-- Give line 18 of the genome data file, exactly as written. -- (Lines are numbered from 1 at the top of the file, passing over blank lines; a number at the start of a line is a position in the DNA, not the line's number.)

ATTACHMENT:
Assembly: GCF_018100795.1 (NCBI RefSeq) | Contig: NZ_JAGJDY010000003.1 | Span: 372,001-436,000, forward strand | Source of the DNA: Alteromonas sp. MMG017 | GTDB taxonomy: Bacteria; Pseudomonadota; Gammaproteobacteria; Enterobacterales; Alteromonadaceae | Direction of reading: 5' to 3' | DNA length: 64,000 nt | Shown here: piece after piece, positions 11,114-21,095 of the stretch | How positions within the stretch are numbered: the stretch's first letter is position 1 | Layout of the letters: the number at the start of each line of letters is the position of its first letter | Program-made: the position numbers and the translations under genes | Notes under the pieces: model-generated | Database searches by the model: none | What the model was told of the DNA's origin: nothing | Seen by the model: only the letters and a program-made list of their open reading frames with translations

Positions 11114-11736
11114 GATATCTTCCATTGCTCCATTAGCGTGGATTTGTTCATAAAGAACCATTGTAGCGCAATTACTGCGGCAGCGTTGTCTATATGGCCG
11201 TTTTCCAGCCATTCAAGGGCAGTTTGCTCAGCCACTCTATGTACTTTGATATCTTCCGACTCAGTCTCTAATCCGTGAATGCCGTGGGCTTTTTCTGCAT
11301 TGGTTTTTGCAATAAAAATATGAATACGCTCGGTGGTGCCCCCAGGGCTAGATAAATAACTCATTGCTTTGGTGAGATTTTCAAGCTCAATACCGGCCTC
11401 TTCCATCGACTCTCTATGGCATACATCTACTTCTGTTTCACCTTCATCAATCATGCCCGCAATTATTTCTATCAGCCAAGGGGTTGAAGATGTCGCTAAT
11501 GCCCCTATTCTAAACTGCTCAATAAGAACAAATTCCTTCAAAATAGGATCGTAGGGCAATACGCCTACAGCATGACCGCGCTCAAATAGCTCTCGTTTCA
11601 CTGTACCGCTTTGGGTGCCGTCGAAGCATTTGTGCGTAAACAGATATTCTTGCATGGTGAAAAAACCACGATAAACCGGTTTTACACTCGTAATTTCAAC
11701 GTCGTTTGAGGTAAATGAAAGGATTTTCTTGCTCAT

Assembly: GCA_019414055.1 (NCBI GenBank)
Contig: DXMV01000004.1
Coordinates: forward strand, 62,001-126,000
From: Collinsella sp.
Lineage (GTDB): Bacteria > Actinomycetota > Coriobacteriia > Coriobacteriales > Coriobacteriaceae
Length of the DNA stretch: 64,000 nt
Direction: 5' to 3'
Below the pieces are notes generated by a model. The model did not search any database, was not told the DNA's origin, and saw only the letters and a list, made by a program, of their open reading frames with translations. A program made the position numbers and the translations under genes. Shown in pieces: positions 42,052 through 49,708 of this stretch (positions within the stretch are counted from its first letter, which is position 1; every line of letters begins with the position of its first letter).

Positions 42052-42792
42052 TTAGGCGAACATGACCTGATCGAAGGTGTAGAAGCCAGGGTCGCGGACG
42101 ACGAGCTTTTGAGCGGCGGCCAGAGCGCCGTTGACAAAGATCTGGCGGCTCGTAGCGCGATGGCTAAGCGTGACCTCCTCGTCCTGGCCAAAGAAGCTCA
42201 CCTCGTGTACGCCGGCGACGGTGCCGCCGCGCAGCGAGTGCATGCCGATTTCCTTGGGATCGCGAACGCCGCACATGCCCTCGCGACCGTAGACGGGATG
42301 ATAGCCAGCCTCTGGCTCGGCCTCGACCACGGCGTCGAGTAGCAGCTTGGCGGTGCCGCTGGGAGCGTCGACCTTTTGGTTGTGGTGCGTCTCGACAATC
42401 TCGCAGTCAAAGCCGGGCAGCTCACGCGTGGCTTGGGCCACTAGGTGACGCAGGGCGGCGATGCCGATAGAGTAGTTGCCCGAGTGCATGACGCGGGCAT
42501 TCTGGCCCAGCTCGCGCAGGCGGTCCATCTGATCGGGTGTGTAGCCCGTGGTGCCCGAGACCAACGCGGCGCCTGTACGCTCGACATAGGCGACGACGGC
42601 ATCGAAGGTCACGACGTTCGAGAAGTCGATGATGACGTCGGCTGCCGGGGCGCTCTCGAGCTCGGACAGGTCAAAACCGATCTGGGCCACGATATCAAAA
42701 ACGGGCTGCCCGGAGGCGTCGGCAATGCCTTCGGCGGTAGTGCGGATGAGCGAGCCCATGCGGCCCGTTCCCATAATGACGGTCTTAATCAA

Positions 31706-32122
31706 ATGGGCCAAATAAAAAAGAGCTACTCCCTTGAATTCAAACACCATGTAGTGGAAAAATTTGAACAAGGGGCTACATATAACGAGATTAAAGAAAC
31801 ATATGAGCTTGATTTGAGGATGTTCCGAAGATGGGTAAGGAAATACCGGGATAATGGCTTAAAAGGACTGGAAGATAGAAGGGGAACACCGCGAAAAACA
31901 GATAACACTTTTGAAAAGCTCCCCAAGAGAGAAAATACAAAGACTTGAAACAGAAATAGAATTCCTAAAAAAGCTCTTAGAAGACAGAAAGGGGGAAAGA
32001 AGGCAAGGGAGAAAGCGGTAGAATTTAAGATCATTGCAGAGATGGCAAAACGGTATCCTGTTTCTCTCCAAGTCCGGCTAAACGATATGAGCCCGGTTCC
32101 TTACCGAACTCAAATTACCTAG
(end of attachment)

Positions 42052-42792